While I was driving to work yesterday I heard Holst’s Jupiter playing on the radio. The Planets is one of the albums I like to play while writing, but I particularly I love this piece.
Of course, the tune stuck in my mind, so I played it at school during snacktime while I was working at my desk, and to my surprise, my class of first graders loved it! They had me play the whole Planets suite from Mercury to Neptune. Twice.
“The Planets Op. 32 is a seven-movement orchestral suite by the British composer Gustav Holst, written between 1914 and 1916. Its first complete public performance occurred during World War I on 10 October 1918 in Birmingham, with Appleby Matthews conducting. However, an earlier invitation-only premiere was held on 29 September 1918 in the Queen’s Hall in London, conducted by Adrian Boult.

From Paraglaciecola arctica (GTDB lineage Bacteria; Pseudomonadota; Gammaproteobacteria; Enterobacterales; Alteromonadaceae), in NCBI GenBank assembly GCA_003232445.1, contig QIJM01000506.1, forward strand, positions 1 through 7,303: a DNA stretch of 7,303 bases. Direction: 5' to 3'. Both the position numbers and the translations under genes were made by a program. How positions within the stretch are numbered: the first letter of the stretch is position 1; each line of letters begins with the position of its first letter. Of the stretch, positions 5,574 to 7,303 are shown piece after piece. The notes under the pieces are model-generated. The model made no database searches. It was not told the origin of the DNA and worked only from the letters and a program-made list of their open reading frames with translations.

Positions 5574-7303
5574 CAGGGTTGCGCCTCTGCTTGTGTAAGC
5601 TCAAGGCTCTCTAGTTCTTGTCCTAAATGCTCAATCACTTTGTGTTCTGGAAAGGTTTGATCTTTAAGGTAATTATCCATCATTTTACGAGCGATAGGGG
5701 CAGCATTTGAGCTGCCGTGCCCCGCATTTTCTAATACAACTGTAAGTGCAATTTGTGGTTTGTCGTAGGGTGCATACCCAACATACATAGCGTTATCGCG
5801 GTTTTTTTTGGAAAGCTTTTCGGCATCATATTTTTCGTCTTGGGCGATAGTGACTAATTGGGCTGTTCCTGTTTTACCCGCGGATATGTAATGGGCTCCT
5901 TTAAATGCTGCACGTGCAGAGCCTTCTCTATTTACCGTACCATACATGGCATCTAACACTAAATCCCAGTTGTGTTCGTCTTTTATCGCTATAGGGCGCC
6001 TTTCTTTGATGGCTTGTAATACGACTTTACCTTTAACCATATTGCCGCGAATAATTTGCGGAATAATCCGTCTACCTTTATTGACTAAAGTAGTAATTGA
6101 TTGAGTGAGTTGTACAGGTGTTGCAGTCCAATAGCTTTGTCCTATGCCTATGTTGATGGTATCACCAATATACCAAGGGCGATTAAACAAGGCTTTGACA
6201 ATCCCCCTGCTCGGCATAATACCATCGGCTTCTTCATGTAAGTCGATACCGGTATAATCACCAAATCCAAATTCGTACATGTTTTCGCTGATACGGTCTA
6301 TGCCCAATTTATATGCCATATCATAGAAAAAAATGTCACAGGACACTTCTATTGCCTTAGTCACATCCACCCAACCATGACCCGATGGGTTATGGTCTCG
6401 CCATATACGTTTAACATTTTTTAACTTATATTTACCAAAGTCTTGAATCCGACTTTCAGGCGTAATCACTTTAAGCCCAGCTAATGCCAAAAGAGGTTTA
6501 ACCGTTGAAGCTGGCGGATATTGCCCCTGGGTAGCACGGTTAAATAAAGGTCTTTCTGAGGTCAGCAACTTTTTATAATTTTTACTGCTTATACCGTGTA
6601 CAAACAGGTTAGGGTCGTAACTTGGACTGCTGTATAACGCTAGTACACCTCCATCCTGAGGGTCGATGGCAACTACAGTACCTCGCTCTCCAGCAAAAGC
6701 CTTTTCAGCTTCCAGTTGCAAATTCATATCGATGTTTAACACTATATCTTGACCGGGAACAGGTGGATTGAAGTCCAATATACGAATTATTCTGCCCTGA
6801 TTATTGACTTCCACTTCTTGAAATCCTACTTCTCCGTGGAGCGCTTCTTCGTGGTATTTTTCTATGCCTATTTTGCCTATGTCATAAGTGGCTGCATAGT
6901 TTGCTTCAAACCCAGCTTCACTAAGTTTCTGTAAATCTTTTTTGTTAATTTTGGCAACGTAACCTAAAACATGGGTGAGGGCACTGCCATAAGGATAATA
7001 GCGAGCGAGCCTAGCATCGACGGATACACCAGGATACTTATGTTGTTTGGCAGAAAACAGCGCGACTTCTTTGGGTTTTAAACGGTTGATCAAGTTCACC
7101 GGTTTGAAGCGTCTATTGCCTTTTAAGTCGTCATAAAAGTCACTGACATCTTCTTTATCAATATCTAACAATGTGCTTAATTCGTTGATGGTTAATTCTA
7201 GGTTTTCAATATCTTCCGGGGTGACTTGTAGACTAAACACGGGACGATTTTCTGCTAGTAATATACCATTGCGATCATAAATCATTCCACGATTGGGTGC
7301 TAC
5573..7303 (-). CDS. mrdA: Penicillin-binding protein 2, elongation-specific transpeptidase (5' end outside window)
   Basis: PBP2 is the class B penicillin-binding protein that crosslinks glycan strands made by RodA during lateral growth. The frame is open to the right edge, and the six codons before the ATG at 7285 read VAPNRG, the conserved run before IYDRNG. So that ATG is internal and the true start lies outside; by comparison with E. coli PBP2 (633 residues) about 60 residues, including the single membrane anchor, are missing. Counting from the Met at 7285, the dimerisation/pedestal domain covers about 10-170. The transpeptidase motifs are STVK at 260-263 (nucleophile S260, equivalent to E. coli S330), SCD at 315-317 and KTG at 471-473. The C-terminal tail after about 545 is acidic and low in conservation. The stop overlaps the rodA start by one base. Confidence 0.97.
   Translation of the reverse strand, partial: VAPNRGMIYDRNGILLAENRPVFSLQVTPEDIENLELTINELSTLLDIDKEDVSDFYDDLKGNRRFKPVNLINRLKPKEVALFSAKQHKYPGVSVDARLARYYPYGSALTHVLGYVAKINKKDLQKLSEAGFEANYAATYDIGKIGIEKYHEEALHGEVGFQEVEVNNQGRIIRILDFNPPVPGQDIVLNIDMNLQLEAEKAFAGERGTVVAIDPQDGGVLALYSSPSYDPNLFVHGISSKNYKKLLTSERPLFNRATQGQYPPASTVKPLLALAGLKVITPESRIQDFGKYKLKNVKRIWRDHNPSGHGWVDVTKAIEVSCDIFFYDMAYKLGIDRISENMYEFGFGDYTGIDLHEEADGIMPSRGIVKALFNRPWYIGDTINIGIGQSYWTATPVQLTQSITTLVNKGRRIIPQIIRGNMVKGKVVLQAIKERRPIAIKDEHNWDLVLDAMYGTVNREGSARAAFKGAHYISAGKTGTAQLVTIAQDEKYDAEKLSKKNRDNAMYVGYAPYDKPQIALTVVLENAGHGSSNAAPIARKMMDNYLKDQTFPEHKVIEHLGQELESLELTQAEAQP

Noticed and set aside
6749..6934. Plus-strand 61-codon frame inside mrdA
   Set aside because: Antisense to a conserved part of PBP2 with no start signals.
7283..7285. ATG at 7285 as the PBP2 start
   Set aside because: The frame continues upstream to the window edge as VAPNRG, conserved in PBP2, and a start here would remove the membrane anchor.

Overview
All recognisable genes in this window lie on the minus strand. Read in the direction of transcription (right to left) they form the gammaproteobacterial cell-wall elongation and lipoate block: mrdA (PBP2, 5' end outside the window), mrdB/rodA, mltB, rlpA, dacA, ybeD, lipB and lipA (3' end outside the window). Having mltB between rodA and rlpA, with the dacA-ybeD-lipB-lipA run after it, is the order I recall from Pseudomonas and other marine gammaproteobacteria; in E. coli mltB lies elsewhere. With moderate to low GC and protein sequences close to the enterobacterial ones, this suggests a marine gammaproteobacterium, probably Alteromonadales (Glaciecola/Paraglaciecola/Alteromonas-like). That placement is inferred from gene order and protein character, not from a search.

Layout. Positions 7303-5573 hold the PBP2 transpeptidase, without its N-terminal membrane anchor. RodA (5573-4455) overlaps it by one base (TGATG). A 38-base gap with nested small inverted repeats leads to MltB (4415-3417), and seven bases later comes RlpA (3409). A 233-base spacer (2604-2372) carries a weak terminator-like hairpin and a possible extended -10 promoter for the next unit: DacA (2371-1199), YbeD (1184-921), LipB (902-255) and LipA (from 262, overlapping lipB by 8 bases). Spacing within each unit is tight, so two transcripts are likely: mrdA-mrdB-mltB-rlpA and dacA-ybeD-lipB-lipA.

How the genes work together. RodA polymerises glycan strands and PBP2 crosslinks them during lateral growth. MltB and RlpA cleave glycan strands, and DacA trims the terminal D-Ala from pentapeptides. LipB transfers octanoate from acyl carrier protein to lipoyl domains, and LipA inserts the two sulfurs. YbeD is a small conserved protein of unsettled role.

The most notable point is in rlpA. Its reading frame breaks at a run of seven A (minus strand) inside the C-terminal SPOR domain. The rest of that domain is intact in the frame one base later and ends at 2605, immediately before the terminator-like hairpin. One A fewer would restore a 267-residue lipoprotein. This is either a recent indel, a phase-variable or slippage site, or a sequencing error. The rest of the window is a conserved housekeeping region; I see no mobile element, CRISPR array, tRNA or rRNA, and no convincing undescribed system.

The concept of the work is astrological rather than astronomical (which is why Earth is not included). . . . Each movement is intended to convey ideas and emotions associated with the influence of the planets on the psyche, not the Roman deities.
The Planets as a work in progress was originally scored for a piano duet, except for “Neptune”, which was scored for a single organ, as Holst believed that the sound of the piano was too harsh for a world as mysterious and distant as Neptune. Holst then scored the suite for a large orchestra, and it was in this incarnation that it became enormously popular.”